Assignment Editor

Assign stories and tasks to News Reporters.

Quick Stats


Salary Range
$29,000 – $97,000

Data from U.S. Department of Labor


What do Assignment Editors do?

Breaking news: The station that has the best stories, and has them before anyone else, is the station that everyone is going to flip their channels to each morning while sipping their coffee and munching on toast. But who wrangles these stories and decides what needs to be seen? Every news station and newspaper has an Assignment Editor who’s the master of gathering statistics, interviews, and events, and turning them into the news.

Unfortunately, what should and shouldn’t make the news isn’t clear-cut and obvious, and it certainly doesn’t turn up gift-wrapped on your front doorstep. As the Assignment Editor, you send Reporters to press releases, listen to national news reports, and even tune in to police scanners to listen in on the buzz around town. It’s up to you the Assignment Editor to build a good relationship with potential sources, such as Police Officers, Firemen, and even government officials who may choose to grant your Reporters an interview over others if you play your cards right.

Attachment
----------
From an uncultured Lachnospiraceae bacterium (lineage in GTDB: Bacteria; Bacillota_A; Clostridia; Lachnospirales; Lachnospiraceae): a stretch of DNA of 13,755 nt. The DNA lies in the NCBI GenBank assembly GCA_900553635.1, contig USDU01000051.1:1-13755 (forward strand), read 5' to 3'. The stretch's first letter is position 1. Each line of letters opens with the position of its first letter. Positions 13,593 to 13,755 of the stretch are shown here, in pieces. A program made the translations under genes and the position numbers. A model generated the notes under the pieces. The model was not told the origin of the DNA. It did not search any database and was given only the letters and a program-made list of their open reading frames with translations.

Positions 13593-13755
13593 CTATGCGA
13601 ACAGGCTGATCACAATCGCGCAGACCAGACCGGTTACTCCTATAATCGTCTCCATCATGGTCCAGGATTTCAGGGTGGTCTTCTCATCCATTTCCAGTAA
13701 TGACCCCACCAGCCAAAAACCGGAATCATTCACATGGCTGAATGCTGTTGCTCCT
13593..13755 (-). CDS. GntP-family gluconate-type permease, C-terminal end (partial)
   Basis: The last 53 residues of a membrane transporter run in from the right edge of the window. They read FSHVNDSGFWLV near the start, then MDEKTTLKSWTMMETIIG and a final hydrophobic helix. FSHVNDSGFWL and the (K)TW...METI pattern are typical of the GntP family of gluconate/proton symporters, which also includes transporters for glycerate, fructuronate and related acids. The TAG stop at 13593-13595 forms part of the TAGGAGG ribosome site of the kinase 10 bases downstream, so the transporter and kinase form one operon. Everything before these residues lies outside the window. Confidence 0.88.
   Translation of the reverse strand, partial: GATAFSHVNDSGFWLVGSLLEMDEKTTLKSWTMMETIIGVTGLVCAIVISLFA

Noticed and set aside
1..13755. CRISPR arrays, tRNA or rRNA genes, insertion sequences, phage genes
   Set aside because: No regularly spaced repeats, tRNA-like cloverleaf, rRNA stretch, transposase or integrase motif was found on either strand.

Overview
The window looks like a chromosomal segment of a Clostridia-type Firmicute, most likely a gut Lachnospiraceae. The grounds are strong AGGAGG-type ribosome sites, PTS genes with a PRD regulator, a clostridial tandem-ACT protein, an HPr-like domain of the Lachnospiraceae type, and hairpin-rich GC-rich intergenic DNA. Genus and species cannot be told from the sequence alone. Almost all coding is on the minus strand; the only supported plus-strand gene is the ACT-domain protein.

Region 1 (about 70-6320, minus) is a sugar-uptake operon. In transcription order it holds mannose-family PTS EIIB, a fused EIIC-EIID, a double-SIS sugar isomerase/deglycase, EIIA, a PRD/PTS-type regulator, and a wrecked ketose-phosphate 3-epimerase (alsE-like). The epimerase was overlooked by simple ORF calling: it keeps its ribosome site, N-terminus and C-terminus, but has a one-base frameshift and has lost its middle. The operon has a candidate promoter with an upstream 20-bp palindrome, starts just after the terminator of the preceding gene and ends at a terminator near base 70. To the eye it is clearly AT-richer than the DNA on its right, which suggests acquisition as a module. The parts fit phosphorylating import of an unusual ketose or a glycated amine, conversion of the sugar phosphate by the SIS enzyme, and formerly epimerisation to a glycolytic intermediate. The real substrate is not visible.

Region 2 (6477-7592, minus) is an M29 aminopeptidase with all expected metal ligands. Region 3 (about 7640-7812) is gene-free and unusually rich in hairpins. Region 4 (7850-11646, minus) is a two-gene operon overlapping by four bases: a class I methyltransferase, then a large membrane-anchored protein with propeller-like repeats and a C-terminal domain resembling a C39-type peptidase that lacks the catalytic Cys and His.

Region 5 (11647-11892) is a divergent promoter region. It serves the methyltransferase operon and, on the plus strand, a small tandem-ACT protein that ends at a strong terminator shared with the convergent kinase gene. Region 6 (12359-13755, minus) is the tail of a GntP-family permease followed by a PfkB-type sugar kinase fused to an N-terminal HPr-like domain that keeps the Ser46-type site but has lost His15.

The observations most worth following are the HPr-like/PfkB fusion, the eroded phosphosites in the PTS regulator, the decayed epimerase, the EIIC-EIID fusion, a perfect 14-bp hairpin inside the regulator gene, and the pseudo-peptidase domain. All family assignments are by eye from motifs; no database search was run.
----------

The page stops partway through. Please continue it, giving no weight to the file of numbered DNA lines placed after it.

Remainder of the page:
In fact, your day-to-day may feel an awful lot like a game of cards. Fishing around for fresh stories may seem a little bit like being constantly forced to keep drawing from the deck, but you have a talented staff at your fingertips, composed of Writers, Anchors, and Cameramen, all with specific strengths and interests. Figuring out where to place them and telling them what stories and leads to follow is half the game.

You’re part of a very collaborative work environment, and while you’re the one who deals out responsibilities, you still get to merge ideas with Editors, work on some of your own stories, and help Reporters make the most out of their own. When everyone works together, with you as the head of operations, fantastic news is sure to follow!


Should I be an Assignment Editor?

You should have a bachelor's degree or higher and share these traits:
  • Independent: You enjoy flying solo and doing things your own way.
  • Persistent: You keep pushing through, even when faced with tough obstacles.
  • Detail Oriented: You pay close attention to all the little details.

  • How to become an Assignment Editor

    Most Assignment Editors have a Bachelor's degree. Chart?chd=s:bff9ce&chl=no+college+%282%25%29|certificate+%287%25%29|associate%27s+%287%25%29|bachelor%27s+%2875%25%29|master%27s+%283%25%29|doctorate+%286%25%29&cht=p3&chs=466x180&chxr=0,2,75
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